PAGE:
Australian university will offer paid leave for transgender staff undergoing reassignment surgery

How is it part of an educational role tosupport mental illness?  Gender dysphoria is a mental illness if ever there was one.  And those who "transition" are rarely happy.  There is a high suicide rate among them.

I doubt that this policy will be good for the reputation of the university.  Among normal people it could well become known as "the poofter university".  But only in private, of course. There is no free speech in what words you use in public for homosexuals

Aussies at a major university will get paid while undergoing gender reassignment surgery in an Australian first initiative.

The staff of Deakin University will be given just as many days of paid leave to change their gender as they would if their partner has a baby.

Aspiring to be the leading LGBTIQ+ inclusive educator and employer, Deakin is allowing the leave to be used at the staff members discretion.

Deakin University adopts the best practices for diversity and inclusion strategies for LGBTIQ+ (Lesbian, Gay, Bisexual, Transgender, Intersex, Queer plus) students and staff.

The 4,700 employees of the Victorian university will learn of the new entitlements on Tuesday.

Chief operating officer Kean Selway told the Geelong Advertiser: 'Under Deakin's existing leave provisions, all staff experiencing exceptionally difficult personal circumstances can, with the support of management, apply for 'special leave' directly to the Vice-Chancellor.'

Deakin launched its LGBTIQ+ 2017-2020 Plan in 2017 and has already started rolling out initiatives to support the inclusion and well being of it's LGBTIQ+ community members.

'The paid leave is backed by a new gender transition policy which provides security and clarity around the process for Deakin staff who are undergoing a gender transition,' Mr Selway said.

'Fostering a genuinely inclusive environment affords all our staff and students a sense of belonging and an equal chance of success whether it be through study or work.'

According to the institute's gender transition procedure, effective from October 19 2018, Deakin will also offer students wishing to undergo sex transition surgery a gender transition plan.

Transitioning students will be given communication assistance, alternative assessment arrangements, longer library loan periods and off-campus library services.


WHY was President General Antonio López de Santa Anna such a crazy galoot?

I gather that most Americans still remember the Alamo.  They remember a desperate defence of around 300 Americans against the army of an evil Hispanic dictator, President General Antonio López de Santa Anna in 1836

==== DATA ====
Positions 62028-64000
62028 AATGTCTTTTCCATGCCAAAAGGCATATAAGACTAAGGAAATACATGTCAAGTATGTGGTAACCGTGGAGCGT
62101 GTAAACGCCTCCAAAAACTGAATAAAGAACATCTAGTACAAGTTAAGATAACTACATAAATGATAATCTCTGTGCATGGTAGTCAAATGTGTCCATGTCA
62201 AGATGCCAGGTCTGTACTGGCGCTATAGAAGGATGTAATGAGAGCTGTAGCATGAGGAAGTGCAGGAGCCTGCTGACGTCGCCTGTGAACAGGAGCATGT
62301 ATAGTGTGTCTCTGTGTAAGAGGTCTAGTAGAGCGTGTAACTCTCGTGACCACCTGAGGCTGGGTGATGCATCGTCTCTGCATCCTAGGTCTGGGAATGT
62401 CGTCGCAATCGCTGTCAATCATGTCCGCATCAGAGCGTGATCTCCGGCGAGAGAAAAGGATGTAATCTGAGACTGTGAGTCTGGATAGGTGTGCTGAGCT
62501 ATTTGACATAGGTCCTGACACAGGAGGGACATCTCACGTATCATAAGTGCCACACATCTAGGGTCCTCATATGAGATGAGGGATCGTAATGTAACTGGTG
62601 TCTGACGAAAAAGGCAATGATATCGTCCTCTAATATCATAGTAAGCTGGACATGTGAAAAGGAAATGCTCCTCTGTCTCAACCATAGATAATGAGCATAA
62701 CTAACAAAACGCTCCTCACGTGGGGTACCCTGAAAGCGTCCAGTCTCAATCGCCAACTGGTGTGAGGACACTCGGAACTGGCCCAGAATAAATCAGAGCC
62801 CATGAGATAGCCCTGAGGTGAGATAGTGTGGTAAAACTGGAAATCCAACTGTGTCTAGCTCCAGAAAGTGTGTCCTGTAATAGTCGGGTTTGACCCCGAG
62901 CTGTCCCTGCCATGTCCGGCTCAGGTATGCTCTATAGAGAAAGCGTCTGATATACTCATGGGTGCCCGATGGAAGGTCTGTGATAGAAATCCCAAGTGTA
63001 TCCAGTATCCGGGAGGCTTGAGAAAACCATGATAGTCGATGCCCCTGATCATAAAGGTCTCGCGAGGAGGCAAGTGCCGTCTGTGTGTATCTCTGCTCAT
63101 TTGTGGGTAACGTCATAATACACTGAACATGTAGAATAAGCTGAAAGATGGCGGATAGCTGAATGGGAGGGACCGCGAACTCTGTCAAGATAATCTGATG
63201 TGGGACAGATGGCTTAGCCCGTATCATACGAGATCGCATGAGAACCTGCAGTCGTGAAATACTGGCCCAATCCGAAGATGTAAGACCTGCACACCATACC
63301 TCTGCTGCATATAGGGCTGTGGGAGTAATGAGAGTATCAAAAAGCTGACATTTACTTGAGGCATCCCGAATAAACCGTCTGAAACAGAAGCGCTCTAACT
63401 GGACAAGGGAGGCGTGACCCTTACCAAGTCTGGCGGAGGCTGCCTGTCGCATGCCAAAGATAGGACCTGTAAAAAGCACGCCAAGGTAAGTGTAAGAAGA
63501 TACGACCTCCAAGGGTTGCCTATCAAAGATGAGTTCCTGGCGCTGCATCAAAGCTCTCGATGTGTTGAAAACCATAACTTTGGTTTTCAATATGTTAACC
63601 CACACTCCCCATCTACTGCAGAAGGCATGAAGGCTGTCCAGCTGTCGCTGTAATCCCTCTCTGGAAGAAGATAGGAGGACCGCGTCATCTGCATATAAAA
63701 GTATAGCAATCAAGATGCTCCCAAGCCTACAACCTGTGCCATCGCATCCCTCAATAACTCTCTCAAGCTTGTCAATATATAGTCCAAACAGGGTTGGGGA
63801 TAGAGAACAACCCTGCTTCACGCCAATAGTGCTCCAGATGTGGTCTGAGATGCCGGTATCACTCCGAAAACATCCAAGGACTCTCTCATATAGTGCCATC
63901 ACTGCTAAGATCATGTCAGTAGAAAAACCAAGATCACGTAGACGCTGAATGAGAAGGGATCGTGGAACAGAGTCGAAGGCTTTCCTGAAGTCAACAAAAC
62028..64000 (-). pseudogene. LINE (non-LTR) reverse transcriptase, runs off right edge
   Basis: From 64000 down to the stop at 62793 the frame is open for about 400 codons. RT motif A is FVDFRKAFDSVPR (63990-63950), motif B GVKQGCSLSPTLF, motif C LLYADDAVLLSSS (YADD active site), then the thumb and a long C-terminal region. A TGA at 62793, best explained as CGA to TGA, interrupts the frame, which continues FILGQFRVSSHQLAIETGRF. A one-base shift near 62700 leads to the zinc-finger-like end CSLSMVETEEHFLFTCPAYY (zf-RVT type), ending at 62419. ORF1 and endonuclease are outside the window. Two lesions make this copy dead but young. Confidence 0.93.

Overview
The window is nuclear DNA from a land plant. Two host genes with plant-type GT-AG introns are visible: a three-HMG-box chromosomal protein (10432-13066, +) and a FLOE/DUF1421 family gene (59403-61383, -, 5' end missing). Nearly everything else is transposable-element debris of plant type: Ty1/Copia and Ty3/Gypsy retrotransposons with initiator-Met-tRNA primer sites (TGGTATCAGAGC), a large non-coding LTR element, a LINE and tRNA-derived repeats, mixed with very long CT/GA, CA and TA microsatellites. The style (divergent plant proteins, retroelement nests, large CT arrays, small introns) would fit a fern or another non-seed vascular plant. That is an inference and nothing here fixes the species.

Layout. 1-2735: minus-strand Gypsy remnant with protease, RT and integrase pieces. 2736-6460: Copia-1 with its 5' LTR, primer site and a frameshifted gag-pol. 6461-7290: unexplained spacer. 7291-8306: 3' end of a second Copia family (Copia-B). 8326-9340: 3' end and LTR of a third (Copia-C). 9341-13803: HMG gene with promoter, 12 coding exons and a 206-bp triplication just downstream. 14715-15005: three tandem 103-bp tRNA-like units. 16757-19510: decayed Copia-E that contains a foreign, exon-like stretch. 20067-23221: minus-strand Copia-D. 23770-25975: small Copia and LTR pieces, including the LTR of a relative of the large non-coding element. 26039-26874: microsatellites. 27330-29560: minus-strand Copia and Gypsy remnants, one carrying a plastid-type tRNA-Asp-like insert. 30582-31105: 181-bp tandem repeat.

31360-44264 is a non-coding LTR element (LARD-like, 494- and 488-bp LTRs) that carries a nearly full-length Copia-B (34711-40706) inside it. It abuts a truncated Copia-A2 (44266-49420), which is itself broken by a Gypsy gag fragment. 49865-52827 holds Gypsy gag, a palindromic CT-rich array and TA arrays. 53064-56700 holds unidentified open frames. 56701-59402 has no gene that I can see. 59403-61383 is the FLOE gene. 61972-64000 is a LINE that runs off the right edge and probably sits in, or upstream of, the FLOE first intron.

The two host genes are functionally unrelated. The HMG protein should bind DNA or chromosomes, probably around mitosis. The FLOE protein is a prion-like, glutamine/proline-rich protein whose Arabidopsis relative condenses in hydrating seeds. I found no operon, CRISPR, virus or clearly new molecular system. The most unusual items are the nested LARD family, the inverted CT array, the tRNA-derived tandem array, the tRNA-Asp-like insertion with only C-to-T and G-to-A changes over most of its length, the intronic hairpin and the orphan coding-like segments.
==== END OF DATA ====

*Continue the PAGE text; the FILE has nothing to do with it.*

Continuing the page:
But President General Antonio López de Santa Anna was not evil.  He was very foolish but he was not evil. He was in his mind doing something that all national leaders were once -- before the current American Left came along -- duty-bound to do:  Chase away illegal immigrants from his country.  The Texians -- inhabitants of what was then Mexican Texas -- refused to assimilate to Mexico and were generally pesky and rebellious towards President General Antonio López de Santa Anna. They even wanted their own republic

And President General Antonio López de Santa Anna could in fact be seen as something of a hero:  He led his troops personally, something that had gone out of fashion long ago at the time.

So the big question is why the battle went so badly for all concerned.  Why did the Texians and other Gringos not surrender when faced with a whole army arrayed against them?  Why did they fight to the death? They took down two Mexicans for every one of them but what good did that do?  What was gained by the death of 300 gringos and 600 Mexicans?  It was simply a grievous loss all round.

President General Antonio López de Santa Anna was responsible for that.  He was so riled up by the Texians that he declared them pirates, meaning that they would be shown no mercy of any kind.  They could only be killed on the spot.  President General Antonio López de Santa Anna was so emphatic about that that he sent a letter to the President of the United States declaring it.  And the Texians were in no doubt that he would do as he said.  There was simply no point in surrendering.

Had President General Antonio López de Santa Anna been a wiser man he would simply have given the Texians safe conduct out of there and escorted them to the Mexican border.  He would have got rid of them and done so in a way that would have been generally understood and accepted.

And after he had inflicted such a savage and humiliating defeat on the Texians, President General Antonio López de Santa Anna no doubt expected the Texians to do what his fellow Hispanics would have done:  Go home and do nothing more than talk big talk.

But the Gringos did nothing of the sort.  They were instead outraged and rallied to arms, building up an army big enough to chase after President General Antonio López de Santa Anna and give him a taste of his own medicine, which they did.

So there is a question why here also.  Why were the Gringos so outraged?  There are probably several reasons but a major one was cultural. Mercy towards the defeated was in most cases simply good policy.  It presented the victor in a good light among the vanquished and it saved him the lives of many of his troops. And that was widely known and accepted.

But there was also good history to support that policy: History going all the way back to Alexander the Great.  When Alexander defeated the Persians at Issus in 333BC. After the battle, the Hellenes captured Persian emperor  Darius' wife, his daughters and his mother, all of whom had accompanied Darius on his campaign. Alexander treated the captured women not only with mercy but with great respect.